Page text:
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The River Bride
By: Emilie Rasmussen
The River Bride, a play by Marisela Treviño Orta, is the NMSU Theatre Arts department’s first production of the season. The show opens on September 21, at 7:30 PM.
The River Bride feels like it doesn’t have a place in time, like a fairytale. The play is about a Brazilian family living on the shore of the Amazon. Helena, the protagonist, watches as her little sister, Belmira, is about to marry Helena’s first love, Duarte. Belmira is malicious but wants to make everyone believe that she’s deserving of everything she steals from Helena. She’s kind of the worst.
When a handsome, mysterious stranger, Moises, is fished out of the river by Senhor Costa, Helena immediately feels a connection with him. After only a couple of days spent with the family, Moises asks Helena to marry him. A flood of Helena’s emotions combined with revelations from Belmira, Duarte, and Moises follow. When you watch the show, it feels hard to believe that this is all set in the span of three days.
The show contrasts the brightness and color of its costumes, lighting, and set with the darkness of the fairytale it’s wrapped inside of. Its storybook-like appearance tells you that there’ll be magic happening. I only wish that the show felt more ominous, so that the audience might feel more worry for the Helena and Belmira.
A couple of the students who worked on The River Bride shared their processes at the talkback after the show’s preview on Thursday, September 20.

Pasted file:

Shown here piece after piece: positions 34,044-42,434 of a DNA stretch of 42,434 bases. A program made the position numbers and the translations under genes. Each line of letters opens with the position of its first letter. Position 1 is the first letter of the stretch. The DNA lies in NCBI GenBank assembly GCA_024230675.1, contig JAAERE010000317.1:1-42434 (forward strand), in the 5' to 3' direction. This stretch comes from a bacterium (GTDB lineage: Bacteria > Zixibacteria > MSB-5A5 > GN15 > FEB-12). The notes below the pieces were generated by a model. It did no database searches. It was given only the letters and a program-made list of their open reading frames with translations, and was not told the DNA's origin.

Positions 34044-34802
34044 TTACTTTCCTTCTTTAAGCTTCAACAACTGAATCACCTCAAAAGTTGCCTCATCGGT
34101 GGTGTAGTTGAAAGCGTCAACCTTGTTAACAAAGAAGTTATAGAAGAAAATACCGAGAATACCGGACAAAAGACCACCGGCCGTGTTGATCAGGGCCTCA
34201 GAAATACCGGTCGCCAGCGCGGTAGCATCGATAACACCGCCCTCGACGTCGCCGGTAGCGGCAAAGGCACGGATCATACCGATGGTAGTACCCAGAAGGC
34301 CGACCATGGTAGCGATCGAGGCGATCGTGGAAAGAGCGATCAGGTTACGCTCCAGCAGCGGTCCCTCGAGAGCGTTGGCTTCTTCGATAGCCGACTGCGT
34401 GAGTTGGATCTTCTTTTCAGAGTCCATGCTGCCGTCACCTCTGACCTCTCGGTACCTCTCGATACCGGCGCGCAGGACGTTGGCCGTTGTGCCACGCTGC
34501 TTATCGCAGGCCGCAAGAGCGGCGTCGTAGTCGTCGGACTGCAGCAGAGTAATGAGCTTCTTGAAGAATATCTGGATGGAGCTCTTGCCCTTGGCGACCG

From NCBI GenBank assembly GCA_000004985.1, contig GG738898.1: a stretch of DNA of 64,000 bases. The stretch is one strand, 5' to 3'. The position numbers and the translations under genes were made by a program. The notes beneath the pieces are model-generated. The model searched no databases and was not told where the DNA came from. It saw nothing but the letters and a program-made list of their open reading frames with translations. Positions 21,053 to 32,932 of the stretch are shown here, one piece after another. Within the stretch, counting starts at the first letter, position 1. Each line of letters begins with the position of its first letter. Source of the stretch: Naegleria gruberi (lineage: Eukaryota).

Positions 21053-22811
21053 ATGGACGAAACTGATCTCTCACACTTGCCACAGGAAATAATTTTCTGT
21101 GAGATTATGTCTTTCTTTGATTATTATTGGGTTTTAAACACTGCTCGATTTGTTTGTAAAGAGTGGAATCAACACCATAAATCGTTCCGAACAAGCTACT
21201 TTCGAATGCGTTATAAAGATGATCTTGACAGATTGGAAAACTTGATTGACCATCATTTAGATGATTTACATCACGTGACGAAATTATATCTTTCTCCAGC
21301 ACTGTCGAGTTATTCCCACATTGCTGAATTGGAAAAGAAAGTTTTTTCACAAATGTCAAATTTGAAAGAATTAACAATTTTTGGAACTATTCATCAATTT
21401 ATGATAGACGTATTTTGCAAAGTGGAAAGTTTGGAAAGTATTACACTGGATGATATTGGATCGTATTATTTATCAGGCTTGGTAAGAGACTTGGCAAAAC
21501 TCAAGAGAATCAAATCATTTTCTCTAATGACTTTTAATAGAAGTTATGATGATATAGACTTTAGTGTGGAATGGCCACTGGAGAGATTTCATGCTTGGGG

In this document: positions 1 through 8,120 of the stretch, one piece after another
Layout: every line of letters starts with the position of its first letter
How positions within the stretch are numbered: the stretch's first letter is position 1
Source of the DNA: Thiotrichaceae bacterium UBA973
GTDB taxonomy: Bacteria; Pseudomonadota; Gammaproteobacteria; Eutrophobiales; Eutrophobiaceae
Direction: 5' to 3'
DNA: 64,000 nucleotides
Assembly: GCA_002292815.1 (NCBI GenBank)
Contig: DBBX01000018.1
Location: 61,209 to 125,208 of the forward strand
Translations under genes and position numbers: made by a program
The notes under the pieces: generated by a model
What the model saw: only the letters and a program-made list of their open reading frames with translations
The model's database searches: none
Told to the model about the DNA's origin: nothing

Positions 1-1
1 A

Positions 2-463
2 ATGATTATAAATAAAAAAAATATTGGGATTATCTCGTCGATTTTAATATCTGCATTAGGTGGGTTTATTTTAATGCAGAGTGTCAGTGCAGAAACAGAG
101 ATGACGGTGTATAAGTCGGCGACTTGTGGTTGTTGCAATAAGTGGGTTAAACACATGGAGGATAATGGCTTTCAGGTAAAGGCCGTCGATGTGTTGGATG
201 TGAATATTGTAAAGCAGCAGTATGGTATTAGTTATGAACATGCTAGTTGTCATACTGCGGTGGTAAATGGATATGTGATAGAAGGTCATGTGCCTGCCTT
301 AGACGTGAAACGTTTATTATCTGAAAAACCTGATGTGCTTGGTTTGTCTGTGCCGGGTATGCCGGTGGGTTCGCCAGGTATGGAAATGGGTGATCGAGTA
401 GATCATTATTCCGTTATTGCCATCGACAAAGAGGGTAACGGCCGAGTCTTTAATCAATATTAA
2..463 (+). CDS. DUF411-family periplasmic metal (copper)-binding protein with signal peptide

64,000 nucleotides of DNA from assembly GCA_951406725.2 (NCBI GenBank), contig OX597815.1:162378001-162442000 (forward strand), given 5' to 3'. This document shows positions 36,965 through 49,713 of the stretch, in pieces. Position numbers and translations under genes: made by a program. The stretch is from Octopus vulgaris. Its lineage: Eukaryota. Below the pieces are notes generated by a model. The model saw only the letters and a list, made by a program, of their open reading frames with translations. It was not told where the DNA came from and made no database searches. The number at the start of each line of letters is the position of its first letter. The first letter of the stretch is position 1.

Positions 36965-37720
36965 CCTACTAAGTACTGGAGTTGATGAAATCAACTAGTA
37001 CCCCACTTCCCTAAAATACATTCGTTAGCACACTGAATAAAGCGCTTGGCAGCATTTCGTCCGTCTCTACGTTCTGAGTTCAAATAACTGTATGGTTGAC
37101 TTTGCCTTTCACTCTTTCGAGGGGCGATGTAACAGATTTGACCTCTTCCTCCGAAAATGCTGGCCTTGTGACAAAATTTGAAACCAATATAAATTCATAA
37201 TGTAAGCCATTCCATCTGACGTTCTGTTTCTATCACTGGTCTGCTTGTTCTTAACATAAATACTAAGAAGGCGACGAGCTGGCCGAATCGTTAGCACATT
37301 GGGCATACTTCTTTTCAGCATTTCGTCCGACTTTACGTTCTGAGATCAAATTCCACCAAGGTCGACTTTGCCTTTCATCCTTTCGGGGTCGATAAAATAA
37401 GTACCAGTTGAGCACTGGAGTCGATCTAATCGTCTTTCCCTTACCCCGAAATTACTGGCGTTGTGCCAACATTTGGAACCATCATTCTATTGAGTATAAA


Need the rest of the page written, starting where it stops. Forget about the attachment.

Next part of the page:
James Padilla, light designer for The River Bride, said that “There’s this whole talk of magic in the air, and so trying to communicate that, especially through the lighting, was one of the more fun parts of the show. There’s a lot of pink lighting through the sides, and a lot of that is references to pink river dolphins.”
Emily Romero, costume designer for The River Bride, explained that she “…definitely had to separate Moises from the rest of the family, putting him in that light pink. I also wanted to connect him to Senhor Costa, with that pink. Early on I decided that I wanted to connect Helena to the river, so that’s why she’s in greens and blues, and I wanted to connect Belmira to the city she wants to go to so much.”
I wasn’t in the show at all, but I was part of its house crew, which you could call an interesting experience. Essentially, house crew hands out programs, helps seat the audience and makes sure that no one is disruptive during the show. This means that we can watch every performance of the show. I feel like the job’ll eventually become monotonous, but it’s a good way to help out with the show and get to watch it a bunch of times.
Barricade Culture Shop: The Mom and Pop Board Shop
By: Ethan C. Campbell (DJ Casey)